A rugby union hand notation archive

I am using Google Sites to curate an archive of two decades (1980-2000) of my real-time hand notation of rugby union football.

I am hoping that in sharing these notations with a Creative Commons Attribution 4.0 International licence (CC BY 4.0) they may be of use in secondary data analysis. The Google Sites provide links to my Google Sheets for the data collected.

I aim to add to the site whenever I have an opportunity. At present there are two pages that share data:

  • 1980 (my first attempt at real-time notation)
  • 1992

My hand notation journey started in order to inform and transform my coaching. I tried to see what coaches might see and thought my notations might help me have conversations with other coaches.

I was mindful that coaches observed games in real-time. At the time I started my notation, video recording was still quite novel. I chose not to use video in the early days of developing my systems.

I spent a lot of time practising the notations whilst watching live broadcasts of games. Gradually, I think my intra-observer reliability improved substantially. In the 1980s, I did not conduct any inter-observer reliability studies.

I do think that any errors in my data might be minor and within the accepted limits of reliability. I see these early notations rather like a dance notation. They are records of performance that make the performances more permanent and amenable to conversation.

This was particularly the case in 1982 when I started to indicate ball in play time as distinct from total game time. And in 1985 when I started to look at activity cycles.

In the 1990s, I was fortunate to work with the Welsh Rugby Union. My data in that decade combined real-time hand notation to support coaches within games and lapsed-time forensic analysis of the world game.

Riding a wave

I was introduced to Pauline, a NSW bus driver this morning thanks to an alert from my wife, Sue.

The introduction was through a delightful article by Jock Serong about Pauline Menczer’s induction into Surfing Australia’s Hall of Fame.

There are some sentences in Jock’s story that made a strong impression on me:

Pauline Menczer, the woman who had the world at her feet back in 1993, loves her job. Living in nearby Brunswick Heads with her fiancee Samantha, she has achieved a rare measure of peace for a retired athlete.

… a career that was built on perseverance, as much as talent.

One of four children raised by a single mum at Bronte, she was bitten hard by the surfing bug at 13; collecting aluminium cans, baking cakes and selling toffees through her high school to raise the money to get to competitions.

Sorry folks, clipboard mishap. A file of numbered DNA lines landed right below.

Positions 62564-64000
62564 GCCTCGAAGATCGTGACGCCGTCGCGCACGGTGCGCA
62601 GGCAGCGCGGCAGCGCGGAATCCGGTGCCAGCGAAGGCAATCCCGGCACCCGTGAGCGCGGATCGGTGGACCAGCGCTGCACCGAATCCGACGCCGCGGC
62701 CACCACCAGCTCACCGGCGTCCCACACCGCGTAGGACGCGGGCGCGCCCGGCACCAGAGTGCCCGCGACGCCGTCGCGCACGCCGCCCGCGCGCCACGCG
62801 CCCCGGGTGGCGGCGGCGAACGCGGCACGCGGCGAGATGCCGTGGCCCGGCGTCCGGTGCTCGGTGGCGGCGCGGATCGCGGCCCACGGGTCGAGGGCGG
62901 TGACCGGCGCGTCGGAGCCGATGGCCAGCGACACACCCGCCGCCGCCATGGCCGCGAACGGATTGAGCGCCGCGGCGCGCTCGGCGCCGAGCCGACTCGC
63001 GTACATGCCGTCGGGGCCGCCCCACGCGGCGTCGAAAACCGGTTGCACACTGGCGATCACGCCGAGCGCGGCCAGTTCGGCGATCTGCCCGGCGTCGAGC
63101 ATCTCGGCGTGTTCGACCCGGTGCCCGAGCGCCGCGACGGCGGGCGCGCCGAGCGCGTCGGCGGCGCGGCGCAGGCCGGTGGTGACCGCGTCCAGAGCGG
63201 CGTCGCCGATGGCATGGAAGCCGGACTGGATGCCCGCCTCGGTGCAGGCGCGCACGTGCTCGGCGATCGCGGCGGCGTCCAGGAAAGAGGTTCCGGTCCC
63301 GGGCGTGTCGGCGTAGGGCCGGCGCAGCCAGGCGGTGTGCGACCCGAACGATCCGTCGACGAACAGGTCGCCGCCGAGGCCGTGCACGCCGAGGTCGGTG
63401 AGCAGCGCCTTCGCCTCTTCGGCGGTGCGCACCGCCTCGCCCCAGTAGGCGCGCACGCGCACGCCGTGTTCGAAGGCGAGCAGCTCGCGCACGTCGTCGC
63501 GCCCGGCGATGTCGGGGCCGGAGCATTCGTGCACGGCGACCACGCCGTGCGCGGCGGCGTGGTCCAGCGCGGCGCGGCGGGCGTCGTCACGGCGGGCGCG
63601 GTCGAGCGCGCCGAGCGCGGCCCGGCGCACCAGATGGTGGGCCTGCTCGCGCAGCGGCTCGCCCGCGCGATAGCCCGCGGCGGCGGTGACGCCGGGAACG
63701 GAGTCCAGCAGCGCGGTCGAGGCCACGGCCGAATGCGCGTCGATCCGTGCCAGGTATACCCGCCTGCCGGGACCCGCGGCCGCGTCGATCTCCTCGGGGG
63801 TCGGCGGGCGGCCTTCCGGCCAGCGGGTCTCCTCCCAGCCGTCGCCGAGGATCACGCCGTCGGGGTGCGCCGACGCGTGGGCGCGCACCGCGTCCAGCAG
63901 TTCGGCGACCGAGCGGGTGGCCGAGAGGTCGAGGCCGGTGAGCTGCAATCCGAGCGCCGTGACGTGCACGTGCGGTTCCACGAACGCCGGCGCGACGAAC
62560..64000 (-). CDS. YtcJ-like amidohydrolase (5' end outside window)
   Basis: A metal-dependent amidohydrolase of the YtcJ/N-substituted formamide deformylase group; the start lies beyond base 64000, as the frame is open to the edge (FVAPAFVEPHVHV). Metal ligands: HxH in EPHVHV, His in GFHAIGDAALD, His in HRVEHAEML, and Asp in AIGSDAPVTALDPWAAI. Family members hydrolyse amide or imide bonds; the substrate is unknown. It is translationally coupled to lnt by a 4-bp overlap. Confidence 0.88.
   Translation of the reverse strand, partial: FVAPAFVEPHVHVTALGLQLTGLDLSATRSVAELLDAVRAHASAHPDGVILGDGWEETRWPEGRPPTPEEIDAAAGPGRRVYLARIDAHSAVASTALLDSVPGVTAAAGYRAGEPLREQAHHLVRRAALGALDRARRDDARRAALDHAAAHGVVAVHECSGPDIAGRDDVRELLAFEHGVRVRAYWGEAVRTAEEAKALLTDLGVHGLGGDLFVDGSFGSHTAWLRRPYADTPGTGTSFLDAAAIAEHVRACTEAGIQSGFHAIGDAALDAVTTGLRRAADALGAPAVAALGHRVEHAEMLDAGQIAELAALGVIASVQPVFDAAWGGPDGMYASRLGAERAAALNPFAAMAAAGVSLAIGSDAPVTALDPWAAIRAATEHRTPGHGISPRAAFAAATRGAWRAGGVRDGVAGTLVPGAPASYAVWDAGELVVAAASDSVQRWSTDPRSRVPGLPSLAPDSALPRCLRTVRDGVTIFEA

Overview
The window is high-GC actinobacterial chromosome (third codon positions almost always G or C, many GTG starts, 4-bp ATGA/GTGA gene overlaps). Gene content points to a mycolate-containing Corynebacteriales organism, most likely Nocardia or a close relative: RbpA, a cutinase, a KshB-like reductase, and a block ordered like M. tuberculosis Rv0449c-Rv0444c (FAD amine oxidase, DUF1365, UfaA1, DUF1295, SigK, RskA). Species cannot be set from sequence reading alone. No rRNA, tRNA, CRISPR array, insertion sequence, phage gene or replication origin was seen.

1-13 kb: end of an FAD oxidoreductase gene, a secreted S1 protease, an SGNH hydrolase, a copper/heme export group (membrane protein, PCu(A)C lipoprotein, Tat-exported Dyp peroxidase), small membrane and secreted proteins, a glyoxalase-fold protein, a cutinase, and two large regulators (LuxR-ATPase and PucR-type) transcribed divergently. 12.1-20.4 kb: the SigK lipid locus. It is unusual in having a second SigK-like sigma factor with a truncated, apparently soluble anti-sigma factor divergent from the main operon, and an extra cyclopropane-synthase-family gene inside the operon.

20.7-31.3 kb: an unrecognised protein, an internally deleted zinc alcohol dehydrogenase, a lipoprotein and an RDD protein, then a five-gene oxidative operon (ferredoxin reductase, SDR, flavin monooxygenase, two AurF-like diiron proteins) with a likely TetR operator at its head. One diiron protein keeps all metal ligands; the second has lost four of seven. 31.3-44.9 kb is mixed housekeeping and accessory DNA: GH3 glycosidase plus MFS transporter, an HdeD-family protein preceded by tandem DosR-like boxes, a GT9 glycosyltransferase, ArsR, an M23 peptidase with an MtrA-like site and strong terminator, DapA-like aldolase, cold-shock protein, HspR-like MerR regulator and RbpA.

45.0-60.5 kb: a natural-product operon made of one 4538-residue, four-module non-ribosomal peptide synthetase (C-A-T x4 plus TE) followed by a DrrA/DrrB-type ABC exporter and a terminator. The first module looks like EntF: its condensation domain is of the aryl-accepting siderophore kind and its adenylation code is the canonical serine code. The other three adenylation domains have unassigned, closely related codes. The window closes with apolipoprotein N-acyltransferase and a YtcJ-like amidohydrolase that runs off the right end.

Pauline won the world amateur championship in Puerto Rico in 1988. She was 18. Five years later she won the world professional tour championship.

There is a great end to Jock’s article:

Surfing might finally be handing Pauline Menczer the respect she deserves. But meanwhile, it’s hit 2.45pm and Pauline needs to go. She’s got a bus to drive.

I was delighted to be introduced to Pauline. I am sorry I had not learned of her story earlier. I missed Joanne Shoebridge’s (2017) alert to Pauline’s omission from the Byron Bay honour roll.

In that article, Pauline observed of the absence of women from the honour roll:

I do care about the younger generation coming through, and there could be some young girls coming through and they look up at this wall and see a lot of men, and the women that they idolise aren’t there, so what’s that telling them? That they’re not worthy?

We should listen more to our bus drivers when it comes to the essence of egalitarian sport. The one from Brunswick Heads has a world of experience to share.

Photo Credit

Pauline in 1996 (Daily Telegraph)

Pauline (Surf Australia)

#ACUGCPA18: Looking back again to look forward

I have an opportunity to return to the Australian Catholic University’s Strathfield campus in February to meet students enrolled in the 2018 cohort of the Graduate Certificate in Performance Analysis course.

I have been working on my presentation to update the resources I shared on Clyde Street last week.

I am using Speaker Deck for my 2018 online resource and embed it here with the EmbedPress plugin for WordPress.

This was created with a pdf file downloaded from this Google Slides deck (this has my speaker notes).

Photo Credit

Johnny Evers (Find a Memorial, Russ)